Writer’s note: Generally speaking I like to let me ideas marinade a bit. Think about them for a few runs, and a few showers. Try to make sure this is something I want to try to write about. Something I want to attempt to express. While I don’t always succeed in what I set out to accomplish (kind of like running amiright?), I try to put my own little spin on universal ideas. Here is my shot at why we run. . .
A few weeks back I had the opportunity to attempt something that has been a personal streak of mine. Not the kind of streak that most people think about when it comes to running. No, I have a weekly day off that I cherish. This is something that I didn’t even intend to start. It began in the Spring of 1996, during the track season of my freshman year of high school. It continued to the starting line of a local road race. The streak was 20 years of running a sub five minute mile at least once during the year. The Lincoln Mile was to be my 21st year. The only problem was that it was the least confident I had been going into a mile race and just wanted to keep it close.
Have you ever surveyed a group of people why they run? Try it with your Saturday long run group. Approach an after work track session and see what they say. You ask the question fifty times, you are likely to get fifty different answers. It is a question I have become somewhat obsessed with the last few years. I work with high school kids in both cross country and track. While I try to avoid applying the mental state of teens to the population as a whole (spend some time around a group of sixteen year olds and you will get an idea of what I mean), there has to be some crossover. Getting kids to run is a challenging task. Most of it stems from the fact that there is a fear there. A fear of coming in last or failing at something. Pretty common perspectives, but as most of us know, mostly irrational. But I would be curious if these same fears apply to the “adult”demographic. Is it fear, or just the simple friction of life that keeps a person from starting to run (or at least exercise)? Continue reading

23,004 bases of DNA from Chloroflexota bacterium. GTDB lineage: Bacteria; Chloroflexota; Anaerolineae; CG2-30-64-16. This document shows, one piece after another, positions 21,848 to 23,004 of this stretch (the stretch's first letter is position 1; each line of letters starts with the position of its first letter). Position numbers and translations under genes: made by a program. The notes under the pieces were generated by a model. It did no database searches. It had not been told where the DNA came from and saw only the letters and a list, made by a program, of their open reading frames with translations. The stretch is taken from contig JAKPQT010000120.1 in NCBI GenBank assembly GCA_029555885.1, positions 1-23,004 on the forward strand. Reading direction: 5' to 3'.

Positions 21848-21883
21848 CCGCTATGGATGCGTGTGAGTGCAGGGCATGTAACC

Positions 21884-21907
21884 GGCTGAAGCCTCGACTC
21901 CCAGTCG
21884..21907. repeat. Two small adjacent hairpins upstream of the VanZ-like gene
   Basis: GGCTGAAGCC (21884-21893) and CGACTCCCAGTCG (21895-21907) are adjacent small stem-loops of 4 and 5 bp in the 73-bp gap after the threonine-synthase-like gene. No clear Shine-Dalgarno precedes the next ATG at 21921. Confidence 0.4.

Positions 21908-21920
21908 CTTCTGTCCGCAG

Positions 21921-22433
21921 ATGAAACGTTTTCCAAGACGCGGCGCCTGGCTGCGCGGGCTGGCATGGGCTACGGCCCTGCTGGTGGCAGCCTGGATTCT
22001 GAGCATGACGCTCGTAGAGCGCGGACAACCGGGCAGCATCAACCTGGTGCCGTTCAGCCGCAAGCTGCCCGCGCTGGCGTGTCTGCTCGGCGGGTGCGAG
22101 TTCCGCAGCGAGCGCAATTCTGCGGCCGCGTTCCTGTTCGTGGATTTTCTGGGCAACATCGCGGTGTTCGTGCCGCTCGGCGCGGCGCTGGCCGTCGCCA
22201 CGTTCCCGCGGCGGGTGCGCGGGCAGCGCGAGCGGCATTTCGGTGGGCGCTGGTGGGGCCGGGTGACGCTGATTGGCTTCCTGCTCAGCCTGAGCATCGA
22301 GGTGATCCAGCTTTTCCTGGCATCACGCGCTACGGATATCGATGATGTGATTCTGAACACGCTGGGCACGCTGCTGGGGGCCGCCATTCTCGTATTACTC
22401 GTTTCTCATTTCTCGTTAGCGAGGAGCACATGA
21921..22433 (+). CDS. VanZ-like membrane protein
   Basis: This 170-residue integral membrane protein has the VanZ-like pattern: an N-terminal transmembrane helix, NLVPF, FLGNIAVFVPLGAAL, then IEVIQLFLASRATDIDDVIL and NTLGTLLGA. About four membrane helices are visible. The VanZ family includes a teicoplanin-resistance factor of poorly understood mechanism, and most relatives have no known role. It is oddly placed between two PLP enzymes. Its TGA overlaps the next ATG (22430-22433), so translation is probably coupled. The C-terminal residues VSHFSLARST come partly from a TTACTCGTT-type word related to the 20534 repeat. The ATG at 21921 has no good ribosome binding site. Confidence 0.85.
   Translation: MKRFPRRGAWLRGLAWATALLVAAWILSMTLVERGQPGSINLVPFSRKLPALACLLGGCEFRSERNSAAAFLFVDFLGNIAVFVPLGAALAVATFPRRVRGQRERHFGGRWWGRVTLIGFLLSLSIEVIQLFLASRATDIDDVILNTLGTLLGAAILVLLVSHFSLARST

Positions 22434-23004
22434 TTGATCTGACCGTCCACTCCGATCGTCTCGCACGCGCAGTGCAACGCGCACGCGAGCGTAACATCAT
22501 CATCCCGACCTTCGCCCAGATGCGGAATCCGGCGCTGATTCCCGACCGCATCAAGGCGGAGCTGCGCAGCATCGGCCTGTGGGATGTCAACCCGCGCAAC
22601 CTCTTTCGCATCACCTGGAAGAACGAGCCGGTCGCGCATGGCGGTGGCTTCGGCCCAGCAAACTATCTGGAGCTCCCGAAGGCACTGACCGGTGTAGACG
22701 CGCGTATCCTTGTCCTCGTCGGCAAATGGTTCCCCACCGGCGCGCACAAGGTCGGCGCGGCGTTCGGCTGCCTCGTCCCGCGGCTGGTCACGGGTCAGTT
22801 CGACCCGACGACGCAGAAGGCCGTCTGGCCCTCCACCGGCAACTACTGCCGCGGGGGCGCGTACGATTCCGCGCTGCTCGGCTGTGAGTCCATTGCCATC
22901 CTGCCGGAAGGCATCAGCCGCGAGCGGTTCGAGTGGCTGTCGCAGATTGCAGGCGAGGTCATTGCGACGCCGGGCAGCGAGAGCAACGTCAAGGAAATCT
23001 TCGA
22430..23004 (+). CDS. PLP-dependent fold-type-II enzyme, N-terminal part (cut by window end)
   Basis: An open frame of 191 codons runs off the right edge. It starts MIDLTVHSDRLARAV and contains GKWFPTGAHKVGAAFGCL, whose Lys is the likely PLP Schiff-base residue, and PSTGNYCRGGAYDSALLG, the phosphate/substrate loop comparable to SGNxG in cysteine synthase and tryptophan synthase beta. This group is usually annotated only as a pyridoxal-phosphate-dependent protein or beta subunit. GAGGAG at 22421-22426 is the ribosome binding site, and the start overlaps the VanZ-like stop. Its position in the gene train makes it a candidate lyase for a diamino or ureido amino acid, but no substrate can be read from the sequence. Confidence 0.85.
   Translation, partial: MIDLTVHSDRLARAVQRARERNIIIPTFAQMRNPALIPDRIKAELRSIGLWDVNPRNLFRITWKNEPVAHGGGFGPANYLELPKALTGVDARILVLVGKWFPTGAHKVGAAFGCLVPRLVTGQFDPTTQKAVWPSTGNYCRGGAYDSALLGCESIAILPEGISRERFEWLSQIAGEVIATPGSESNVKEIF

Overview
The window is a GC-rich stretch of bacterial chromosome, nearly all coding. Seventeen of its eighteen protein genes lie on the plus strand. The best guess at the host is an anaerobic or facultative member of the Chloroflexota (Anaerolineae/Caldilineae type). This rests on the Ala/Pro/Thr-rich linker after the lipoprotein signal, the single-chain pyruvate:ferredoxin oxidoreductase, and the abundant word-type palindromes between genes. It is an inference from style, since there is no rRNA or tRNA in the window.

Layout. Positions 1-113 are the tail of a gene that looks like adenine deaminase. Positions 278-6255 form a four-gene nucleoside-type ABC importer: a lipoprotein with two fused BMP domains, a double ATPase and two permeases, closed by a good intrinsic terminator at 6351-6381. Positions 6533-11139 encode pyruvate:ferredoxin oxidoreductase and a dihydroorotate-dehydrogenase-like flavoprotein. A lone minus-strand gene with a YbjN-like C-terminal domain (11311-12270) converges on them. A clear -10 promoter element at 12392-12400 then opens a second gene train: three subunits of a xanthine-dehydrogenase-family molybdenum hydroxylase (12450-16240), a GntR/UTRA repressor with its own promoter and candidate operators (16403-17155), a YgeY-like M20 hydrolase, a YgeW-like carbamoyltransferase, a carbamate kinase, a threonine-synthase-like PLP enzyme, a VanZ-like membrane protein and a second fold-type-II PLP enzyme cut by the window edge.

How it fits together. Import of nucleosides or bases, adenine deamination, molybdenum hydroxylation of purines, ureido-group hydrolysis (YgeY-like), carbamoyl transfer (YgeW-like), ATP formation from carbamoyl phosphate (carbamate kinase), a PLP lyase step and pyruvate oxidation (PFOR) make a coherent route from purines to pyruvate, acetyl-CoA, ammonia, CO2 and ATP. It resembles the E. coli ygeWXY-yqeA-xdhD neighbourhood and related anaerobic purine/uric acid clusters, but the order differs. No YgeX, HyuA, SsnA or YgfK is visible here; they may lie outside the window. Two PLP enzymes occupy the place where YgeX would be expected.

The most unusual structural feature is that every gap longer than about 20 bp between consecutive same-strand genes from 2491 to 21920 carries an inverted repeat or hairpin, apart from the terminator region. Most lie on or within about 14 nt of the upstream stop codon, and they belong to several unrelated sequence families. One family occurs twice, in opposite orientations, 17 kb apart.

Pretty simple. Show up. Sign up. Race. Use these as a tune-up for summer racing in July and August. Maybe a way to get some speedwork in without doing a formal workout on your own.
Proceeds go towards LNS XC and Lincoln Food Bank. Email me if you have questions. Everyone is welcome and encouraged to come and run. Bring a friend, tell a friend.
Doughnut Race continues to be a Lincoln tradition.
Lincoln All Comers Track Meet
Thursday, June 29th (Lincoln North Star)
Adjusted schedule for all-comers meet Thursday:
7:50- Mile (true mile, no 1600m)
I try to keep this site apolitical. I try to keep it positive. I try (and generally fail) to keep it updated once a week.
I would love to be more poetic or illustrative of how I feel about this. But I don’t have the time in me. I will say this though. My time is given to my children and the runners I coach (anything leftover is for my wife and my own running, in that order). My kids distract me at times from the hobbies that I enjoy. But they are getting old enough for me to take them out on little adventures and experience the outdoors.